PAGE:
The alleged ineffectiveness of SSRIs in depression is an artefact caused by the use of an inappropriate measure of efficacy
Konferensbidrag (offentliggjort, men ej förlagsutgivet), 2014

Objective: Many studies have questioned if summation of the scores of the 17 disparate items constituting the Hamilton Depression Rating Scale (HDRS-17) is a reliable index of severity in depression; yet the cur- rent questioning of the ef fi cacy of antidepressant drugs is to a large extent based on the assumption that response to treatment is reliably re fl ected by this instrument. We aimed to investigate the possibility that the shortcom- ings of the HDRS may contribute to the failure of antidepressants to out- perform placebo in many trials. Methods: We analyzed thirteen industry-sponsored trials of selective serotonin reuptake inhibitors (SSRIs) comprising twenty-four drug- placebo comparisons and including patient-level data from 5381 subjects (administered paroxetine, citalopram, fl uoxetine, or placebo), the aim being to assess what the outcome would have been if the single item de- pressed mood (rated 0 – 4) had been used as measure of ef fi cacy. Results: While 12 out of 24 comparisons (50%) revealed a signi fi cant difference between active drug and placebo at week 6 with respect to re- duction in HDRS-17-sum, 23 out of 24 comparisons (96%) showed the ac- tive drug to be superior to placebo in reducing depressed mood. Correspondingly, a pooled analysis of all cases showed the effect size when assessed using the HDRS-17-sum to be 0.30, whereas it, when mea- sured using the depressed mood item alone, was 0.42. Conclusion: While not claiming that measuring one item only is the most appropriate way of recording symptom severity in depression, we do suggest that the inclusion of a number of varying symptoms in the as- sessment, some of which may be side-effects of treatment and/or are unre- lated to the disorder, reduces the sensitivity to detect a difference between active drug and placebo. This lack of sensitivity of HDRS-17 might partly explain why a high fraction of antidepressant trials fail to reveal a signi fi - cant difference between treatment groups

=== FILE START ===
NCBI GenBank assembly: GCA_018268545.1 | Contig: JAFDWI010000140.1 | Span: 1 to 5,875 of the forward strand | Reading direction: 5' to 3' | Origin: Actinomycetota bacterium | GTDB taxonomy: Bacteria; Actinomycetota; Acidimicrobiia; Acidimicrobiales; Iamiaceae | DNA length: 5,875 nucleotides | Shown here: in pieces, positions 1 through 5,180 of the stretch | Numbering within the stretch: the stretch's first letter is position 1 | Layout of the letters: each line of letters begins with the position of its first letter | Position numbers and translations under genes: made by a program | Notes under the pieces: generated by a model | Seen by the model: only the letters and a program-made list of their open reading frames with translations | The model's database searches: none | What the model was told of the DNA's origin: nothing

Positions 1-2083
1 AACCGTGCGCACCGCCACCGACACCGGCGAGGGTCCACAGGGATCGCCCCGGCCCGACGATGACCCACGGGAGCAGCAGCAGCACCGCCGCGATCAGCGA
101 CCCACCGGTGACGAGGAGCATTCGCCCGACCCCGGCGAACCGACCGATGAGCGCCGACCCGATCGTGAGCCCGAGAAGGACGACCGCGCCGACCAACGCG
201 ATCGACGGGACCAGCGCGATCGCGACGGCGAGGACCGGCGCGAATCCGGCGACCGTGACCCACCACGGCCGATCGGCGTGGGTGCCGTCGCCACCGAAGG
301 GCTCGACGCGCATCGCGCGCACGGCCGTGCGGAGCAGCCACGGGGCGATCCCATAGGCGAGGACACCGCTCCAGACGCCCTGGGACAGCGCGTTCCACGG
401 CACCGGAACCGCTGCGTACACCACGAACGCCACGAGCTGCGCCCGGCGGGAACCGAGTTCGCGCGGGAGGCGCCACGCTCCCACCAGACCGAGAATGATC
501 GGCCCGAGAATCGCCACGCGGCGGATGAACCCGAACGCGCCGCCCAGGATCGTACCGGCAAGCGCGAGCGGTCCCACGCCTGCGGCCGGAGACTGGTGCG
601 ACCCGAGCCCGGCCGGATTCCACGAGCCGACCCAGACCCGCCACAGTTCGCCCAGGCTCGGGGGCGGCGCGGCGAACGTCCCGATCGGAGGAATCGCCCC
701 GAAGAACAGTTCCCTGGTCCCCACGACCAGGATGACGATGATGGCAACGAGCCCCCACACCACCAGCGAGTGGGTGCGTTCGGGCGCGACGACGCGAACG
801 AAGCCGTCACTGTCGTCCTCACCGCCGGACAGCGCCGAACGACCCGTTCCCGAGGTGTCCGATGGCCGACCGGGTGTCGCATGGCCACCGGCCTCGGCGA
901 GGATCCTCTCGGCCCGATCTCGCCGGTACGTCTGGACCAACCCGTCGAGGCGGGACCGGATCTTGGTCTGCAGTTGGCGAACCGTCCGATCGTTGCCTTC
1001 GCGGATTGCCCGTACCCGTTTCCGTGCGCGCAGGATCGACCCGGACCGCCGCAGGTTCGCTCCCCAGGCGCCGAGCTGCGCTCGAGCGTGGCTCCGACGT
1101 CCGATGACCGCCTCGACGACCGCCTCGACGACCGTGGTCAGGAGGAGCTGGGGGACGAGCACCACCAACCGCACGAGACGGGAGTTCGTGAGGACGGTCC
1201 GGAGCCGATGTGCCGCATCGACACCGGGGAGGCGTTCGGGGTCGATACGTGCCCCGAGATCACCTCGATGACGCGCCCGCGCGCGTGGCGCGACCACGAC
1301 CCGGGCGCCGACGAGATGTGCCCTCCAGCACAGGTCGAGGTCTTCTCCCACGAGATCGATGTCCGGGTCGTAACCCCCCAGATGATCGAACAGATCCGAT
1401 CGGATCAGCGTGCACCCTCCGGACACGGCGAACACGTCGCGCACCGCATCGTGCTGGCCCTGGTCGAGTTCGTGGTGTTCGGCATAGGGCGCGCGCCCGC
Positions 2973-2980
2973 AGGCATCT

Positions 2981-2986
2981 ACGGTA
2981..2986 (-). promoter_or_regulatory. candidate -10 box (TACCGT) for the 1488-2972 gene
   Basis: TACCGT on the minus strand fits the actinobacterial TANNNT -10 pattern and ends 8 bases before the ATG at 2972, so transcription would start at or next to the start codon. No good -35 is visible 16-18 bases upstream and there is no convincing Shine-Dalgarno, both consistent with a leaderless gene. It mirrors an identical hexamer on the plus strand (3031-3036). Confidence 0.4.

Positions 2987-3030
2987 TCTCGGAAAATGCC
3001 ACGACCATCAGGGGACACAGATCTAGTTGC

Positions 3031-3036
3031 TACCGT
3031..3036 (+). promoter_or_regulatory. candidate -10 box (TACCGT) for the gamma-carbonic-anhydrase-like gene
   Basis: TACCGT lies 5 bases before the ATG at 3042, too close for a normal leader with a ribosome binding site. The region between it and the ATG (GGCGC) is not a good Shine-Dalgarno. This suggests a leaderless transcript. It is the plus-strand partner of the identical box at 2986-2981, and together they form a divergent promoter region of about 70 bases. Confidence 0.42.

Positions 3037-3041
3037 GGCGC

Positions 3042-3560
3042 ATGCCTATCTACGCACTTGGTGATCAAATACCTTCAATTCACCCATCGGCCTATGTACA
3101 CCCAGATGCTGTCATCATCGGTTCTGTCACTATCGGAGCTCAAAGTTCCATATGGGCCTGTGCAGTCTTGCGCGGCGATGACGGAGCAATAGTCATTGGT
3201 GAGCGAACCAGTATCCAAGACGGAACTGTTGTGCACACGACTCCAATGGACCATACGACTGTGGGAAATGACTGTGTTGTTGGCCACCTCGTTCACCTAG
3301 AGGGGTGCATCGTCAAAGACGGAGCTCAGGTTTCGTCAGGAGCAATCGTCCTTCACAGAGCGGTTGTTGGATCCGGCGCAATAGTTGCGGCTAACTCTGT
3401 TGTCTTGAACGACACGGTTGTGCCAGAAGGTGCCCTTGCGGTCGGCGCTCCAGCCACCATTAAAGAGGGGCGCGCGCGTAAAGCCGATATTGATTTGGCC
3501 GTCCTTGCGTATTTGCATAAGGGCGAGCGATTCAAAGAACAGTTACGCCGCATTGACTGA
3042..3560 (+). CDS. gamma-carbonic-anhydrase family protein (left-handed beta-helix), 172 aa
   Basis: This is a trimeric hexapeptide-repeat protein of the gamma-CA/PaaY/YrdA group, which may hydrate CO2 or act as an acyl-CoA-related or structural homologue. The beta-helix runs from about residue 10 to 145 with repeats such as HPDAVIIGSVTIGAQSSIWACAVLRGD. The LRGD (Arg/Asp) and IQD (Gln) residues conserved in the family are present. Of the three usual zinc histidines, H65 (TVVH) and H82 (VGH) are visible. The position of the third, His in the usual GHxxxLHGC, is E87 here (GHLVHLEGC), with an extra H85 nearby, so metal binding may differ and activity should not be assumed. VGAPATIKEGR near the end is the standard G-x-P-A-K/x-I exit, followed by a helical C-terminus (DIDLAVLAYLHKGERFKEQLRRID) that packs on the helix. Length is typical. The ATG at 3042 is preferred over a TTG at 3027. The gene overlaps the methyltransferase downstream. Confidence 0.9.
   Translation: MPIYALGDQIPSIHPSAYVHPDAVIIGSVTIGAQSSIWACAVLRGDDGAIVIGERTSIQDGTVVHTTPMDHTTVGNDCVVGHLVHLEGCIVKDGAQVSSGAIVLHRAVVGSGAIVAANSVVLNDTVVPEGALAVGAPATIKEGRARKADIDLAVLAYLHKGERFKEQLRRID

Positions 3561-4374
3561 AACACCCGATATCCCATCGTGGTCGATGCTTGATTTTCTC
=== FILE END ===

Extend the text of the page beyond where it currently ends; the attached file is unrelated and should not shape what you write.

Pharmacology & Pharmacy



Clinical Neurology


F. Hieronymus

J. F. Emilsson

Staffan Nilsson

Chalmers, Matematiska vetenskaper, matematisk statistik

Göteborgs universitet

E. Eriksson

International Journal of Neuropsychopharmacology

1461-1457 (ISSN) 1469-5111 (eISSN)

Vol. 17 s 97 abstract P-23-014-